I begin with a disclaimer: I have nothing against money. I like money and I am happy that after years of struggle I finally have enough to be relatively worry-free and even able to help others when given a chance. At the same time I am aware that money is a two-edged sword. In the form of the capitalistic economic system it has brought about a higher standard of living for more people than could have been imagined by folks like Adam Smith when he was promoting free enterprise in the eighteenth century. But I do wonder if it has brought greater happiness to a great many people — as Smith thought it would. And as one who read his New Testament carefully for many years in his mis-spent youth, I am aware of the inherent contradiction between the basic principles of capitalism and the values promoted in the New Testament where, we are told, the poor are blessed and it is easier for a camel to pass through the eye of a needle than for a rich man to enter the Kingdom of Heaven.
This latter concern was given impetus when, as an undergraduate, I read R.H. Tawney’s compelling book Religion and the Rise of Capitalism. It opened my eyes to the contradiction I had dully sensed. The history of the organized Christian church, and the machinations of “Christians” everywhere attempting to explain away the words of the New Testament have been fascinating — and upsetting. But it wasn’t until the Protestant revolution that the lid came off, as it were, and folks were given a free ticket to claim their Christian affiliation while at the same time pursuing unlimited wealth. We now have self-proclaimed ministers of God like Jesse Duplantis flying about the country in their private $45 million jets and living the good life in their palatial homes after they have preached an inspiring sermon to the many who arrived at the service in the huge amphitheater in their gas-guzzling SUVs.
But I never fully appreciated the tensions that were everywhere apparent during the colonial period between the pursuit of wealth and the preservation of the new Republic. It didn’t worry Alexander Hamilton and his followers who would prefer to have the President and the Senate serve for life — in imitation of the English King and House of Lords. But it worried a great many more colonists who followed Thomas Jefferson in his suspicion that those focused on wealth and prosperity would make poor citizens of a republic built on the notion of the Common Good.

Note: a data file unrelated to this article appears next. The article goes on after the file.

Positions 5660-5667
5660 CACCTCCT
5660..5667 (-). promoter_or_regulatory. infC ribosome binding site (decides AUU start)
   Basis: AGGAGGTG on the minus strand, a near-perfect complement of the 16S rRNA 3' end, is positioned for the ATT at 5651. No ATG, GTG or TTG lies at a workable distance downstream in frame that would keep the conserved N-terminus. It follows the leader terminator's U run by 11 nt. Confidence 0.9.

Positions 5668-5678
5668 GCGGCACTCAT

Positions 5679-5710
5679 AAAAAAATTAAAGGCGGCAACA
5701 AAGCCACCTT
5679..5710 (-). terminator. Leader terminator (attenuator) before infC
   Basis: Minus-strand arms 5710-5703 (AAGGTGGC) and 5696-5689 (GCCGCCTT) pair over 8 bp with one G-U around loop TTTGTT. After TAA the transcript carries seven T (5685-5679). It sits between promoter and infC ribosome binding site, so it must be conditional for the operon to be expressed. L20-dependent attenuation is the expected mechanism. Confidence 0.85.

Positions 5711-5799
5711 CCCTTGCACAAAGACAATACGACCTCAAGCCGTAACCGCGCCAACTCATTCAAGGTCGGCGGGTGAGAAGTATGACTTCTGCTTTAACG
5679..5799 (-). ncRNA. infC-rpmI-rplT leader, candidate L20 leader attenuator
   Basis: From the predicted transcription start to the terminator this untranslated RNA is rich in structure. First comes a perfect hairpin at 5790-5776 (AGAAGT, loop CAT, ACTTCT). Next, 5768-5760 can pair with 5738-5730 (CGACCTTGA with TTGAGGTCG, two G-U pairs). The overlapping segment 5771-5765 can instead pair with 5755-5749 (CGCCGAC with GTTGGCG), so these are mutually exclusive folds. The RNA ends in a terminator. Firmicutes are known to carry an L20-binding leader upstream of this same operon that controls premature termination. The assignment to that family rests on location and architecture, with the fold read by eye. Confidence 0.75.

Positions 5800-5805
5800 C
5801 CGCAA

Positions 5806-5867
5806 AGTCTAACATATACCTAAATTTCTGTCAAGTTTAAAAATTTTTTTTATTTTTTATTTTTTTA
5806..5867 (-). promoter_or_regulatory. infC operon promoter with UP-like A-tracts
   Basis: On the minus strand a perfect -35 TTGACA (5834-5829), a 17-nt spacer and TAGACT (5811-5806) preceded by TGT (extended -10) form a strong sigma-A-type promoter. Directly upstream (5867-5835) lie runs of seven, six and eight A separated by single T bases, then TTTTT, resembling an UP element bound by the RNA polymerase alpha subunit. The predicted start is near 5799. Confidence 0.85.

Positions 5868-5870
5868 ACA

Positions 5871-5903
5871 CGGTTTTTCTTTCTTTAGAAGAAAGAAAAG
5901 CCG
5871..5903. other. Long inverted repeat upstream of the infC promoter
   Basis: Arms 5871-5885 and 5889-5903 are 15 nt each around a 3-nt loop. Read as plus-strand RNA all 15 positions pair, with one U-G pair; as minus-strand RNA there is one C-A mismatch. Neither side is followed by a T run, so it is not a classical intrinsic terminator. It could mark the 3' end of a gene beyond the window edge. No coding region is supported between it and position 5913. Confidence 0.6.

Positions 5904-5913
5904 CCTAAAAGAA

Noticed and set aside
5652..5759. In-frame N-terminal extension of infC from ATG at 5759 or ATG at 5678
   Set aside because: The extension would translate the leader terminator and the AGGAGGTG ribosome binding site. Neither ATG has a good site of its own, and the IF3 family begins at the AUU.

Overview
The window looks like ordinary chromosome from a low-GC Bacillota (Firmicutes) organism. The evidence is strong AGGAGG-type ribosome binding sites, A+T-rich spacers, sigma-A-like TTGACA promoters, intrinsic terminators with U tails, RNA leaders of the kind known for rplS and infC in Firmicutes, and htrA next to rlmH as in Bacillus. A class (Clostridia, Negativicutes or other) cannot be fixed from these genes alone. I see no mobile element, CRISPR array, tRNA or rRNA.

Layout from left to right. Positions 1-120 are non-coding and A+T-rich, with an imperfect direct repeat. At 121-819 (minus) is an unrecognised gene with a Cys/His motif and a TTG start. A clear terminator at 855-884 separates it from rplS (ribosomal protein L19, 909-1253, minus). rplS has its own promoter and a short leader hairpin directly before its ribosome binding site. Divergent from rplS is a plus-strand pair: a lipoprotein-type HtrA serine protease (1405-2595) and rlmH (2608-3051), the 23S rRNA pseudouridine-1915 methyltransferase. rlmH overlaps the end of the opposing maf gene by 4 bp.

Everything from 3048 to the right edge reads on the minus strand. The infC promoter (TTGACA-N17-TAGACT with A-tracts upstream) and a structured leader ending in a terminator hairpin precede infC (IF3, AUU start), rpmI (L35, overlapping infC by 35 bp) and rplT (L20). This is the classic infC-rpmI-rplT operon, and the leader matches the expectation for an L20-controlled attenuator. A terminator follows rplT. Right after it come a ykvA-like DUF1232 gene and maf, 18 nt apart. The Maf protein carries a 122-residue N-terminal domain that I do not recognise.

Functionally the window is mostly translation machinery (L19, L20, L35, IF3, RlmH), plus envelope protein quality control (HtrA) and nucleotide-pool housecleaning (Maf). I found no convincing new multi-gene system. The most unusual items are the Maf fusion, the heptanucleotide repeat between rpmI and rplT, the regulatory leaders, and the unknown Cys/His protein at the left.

In his excellent book, Rethinking America: From Empire to Republic, to which I have referred a number of times, John Murrin points out the struggles of the early colonies with the problems of great wealth. Many at that time worried, along with Jefferson, that excessive wealth in the hands of a few would plant the seeds of a new aristocracy. After perusing numerous newspapers from the period, Murrin tells us that the colonial attitude, generally, was one of concern, worry that:
“The pursuit of wealth without regard to the public good not only corrupted individuals. It threatened to destroy independence and the American republic.”
“In a capitalist society that generates huge amounts of wealth and want, democracy is ever at risk.”
And this has, indeed, become a larger and a larger problem as today we seem to find ourselves in a “democratic” country ruled by the very rich who pick and choose their politicians as one might pick cherries from a bush, and then tell them precisely how to vote on key issues — lest they lose their high-paying jobs in Congress and state legislatures. It is a deep and perplexing question just how far the pursuit of profits and wealth blinds us to the larger questions that surround the notion of the public good: the cares and genuine concerns of those around us. It is a political conundrum and a serious moral problem that we might all do well to ponder.
I do not have the answer, but the Scandinavian countries seem to have a suggestion for us in the form of Democratic Socialism which they have embraced and they are reputed to be the happiest people on earth at the moment. Raw capitalism is driven by avarice and encourages self-interest in the name of healthy competition — not qualities designed to help a democratic society grow strong, to promote the common good. Curbs on raw capitalism, which we have seen from time to time in this country (and which the current Administration would eliminate), put a bit in the mouth of the beast which it finds annoying but which still make the common good a possibility — remote perhaps, but still a possibility. A good start to much-needed reform would be a fair tax system that closes the loop-holes for the wealthy and for corporations and taxes them at the same rate as everyone else.